Inversura was established in 1999 to take in such financial products as Suramericana’s life insurance, property damage, health, pensions, capitalization, and workers’ compensation. Colombia’s economy was entering a severe recession, and all elements of Grupo Empresarial Antiqueño, or GEA—as Sindicato Antiqueño was coming to be called—felt the pain. The consolidated sales of its 125 firms, which employed 80,000 people, fell from $7.9 billion in 1998 to $5.7 billion in 2000, with a commensurate decline in net profits.
REORGANIZING SURAMERICANA: 2000–07
The demands of globalization required GEA not only to form alliances abroad and increase its international investments—which reached about $500 million in 2001—but also to seek ways to attract foreign investment itself rather than relying on existing shareholders. Suramericana made some progress in 2001, when it sold nearly one-fifth of Inversura to Munich Re, the world’s largest reinsurance company. A year later, the International Finance Corporation acquired nearly another 10 percent. However, the process was complicated by the group’s tightly wound organizational structure. Not only did each of the three GEA holding companies hold large blocs of stock in the other two, but, for example, Argos held significant shares of Bancolombia, Conavi, and Confinsura, and Chocolates held 5 percent of Confinsura.
Suramericana had been considering going public, not only in Colombia but also in New York, since 1996, but financial analysts had said its large investments in fields other than insurance were confusing to potential shareholders. It was, therefore, considered essential that operating businesses be separated from the holding company. The grouping of insurance companies into Inversura had taken two years to achieve, followed by another 18 months before the Munich Re agreement. For future growth, Suramericana’s managers were looking to trim its companies and concentrate on fewer business areas. The same principle applied to GEA as a whole, and by late 2004 the roster of companies in which it held stakes had fallen to 88.
- Founding of Suramericana de Seguros S.A., an insurance company.
- Suramericana companies are providing a variety of financial and insurance services.
- Suramericana has become the financial arm of the powerful Antioquia syndicate.
- Twenty-nine financial-service companies are under the Suramericana banner.
- Suramericana de Seguros becomes Inversiones de Suramericana, and the company presides over the creation of Bancolombia, the nation’s leading bank.
- Insurance activities are regrouped under Inversura, a new subsidiary of Suramericana.
- Further streamlining puts two Suramericana financial companies into Bancolombia.
- Suramericana’s assets of over $4 billion top any other Colombian holding company.
Having consolidated its insurance activities into Inversura, Suramericana did the same with its financial holdings in 2004, when it merged Conavi and Corfinsura into Bancolombia. The result was to make Bancolombia one of the largest financial services companies in Latin America. As part of the transaction, Corfinsura yielded some of its operations to Suramericana de Seguros. The worldwide concentration of financial institutions, competing on a global scale, was considered an inevitable result of the free market measures being promoted by the United States in the wake of the collapse of the Soviet empire and world communism. International banks competing for business in Colombia included the Spanish banks Banco Bilbao Viscaya (BBVA) and Banco Santander, plus New York-based Citibank. For its own part, Suramericana had extended its own operations to these Latin markets: Bolivia, Ecuador, Panama, Nicaragua, Guatemala, the Dominican Republic, and Puerto Rico. Its 2003 revenues came to more than half of the GEA total, and its net worth increased 63 percent in 2002–03 alone.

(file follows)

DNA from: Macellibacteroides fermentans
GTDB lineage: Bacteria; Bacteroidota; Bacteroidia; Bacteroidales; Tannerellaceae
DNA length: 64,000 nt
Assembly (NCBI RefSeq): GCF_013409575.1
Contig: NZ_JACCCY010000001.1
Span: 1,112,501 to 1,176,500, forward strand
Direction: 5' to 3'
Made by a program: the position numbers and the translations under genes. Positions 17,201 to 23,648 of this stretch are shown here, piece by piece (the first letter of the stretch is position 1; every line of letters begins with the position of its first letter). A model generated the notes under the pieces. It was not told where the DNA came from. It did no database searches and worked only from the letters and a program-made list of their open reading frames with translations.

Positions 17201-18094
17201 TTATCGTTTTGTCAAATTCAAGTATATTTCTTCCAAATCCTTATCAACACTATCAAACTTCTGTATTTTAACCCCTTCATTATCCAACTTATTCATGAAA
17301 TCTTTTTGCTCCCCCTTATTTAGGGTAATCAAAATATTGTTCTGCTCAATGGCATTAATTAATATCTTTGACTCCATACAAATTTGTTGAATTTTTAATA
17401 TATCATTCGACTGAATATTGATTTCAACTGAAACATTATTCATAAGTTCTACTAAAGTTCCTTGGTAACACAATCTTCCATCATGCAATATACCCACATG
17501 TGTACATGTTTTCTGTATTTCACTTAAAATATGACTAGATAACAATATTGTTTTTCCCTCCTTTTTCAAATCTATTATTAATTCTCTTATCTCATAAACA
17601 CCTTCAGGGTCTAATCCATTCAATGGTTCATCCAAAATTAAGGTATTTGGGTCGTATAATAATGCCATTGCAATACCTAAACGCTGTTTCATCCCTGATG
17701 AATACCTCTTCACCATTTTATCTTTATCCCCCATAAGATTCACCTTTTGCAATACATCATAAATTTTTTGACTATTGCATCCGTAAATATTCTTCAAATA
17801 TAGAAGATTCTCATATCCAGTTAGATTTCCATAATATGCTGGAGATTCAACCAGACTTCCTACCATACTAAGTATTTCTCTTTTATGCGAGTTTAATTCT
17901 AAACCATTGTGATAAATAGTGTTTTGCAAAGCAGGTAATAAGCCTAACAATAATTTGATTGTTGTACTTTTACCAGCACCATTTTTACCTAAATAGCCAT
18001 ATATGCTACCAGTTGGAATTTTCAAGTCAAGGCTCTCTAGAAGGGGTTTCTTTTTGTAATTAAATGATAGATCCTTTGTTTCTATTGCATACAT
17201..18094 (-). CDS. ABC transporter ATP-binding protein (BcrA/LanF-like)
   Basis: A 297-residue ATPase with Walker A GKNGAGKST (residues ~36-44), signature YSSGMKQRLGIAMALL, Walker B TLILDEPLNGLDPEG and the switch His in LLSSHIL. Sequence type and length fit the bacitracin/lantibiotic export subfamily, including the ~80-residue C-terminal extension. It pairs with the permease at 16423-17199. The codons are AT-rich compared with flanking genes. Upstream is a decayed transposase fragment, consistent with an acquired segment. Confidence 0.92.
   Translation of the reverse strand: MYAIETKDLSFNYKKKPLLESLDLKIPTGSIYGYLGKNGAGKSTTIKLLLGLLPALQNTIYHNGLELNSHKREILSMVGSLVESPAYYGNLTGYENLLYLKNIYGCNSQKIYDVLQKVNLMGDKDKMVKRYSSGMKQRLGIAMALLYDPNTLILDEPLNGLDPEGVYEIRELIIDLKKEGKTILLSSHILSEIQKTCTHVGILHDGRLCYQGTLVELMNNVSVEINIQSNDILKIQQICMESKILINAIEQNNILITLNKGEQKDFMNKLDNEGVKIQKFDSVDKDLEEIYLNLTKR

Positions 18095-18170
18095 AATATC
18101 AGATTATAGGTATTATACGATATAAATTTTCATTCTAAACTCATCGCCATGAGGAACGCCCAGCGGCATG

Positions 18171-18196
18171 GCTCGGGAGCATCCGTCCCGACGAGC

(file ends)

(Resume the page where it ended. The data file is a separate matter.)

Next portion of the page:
In early 2007 Suramericana and its affiliates still owned 37 percent of Inversiones Nacional de Chocolates and 34 percent of Inversiones Argos. Argos, in turn, owned 36 percent of Suramericana, and Chocolates owned 13 percent. The share of Suramericana and its subsidiaries, in Protección was 44 percent, and that in Bancolombia, 32 percent. Among Suramericana’s holdings outside the financial sector were significant stakes in Textiles Fabricato–Tejicondor S.A.; Confecciones Colombia S.A.–Everfit, an apparel firm; Sodexho Colombia S.A., a facilities management company; and Sodexho Pass de Colombia S.A., a temporary employment agency. Suramericana’s assets of COL 10.2 trillion ($4.3 billion) in 2006 were higher than those of any other Colombian holding company.
Compañia Suramericana de Construcciones S.A. (91.5%); Enlace Operativo S.A. (71%); Inversura en Seguros y Seguridad Social Suramericana S.A. (71%); I.P.S. Punto de Salud S.A. (70%); Portafolio de Inversiones Suramericana S.A. (99%); Suramericana B.V.I. (94%).
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_____, “The Doors Open Cautiously,” Financial Times, November 6, 2001, p. 12.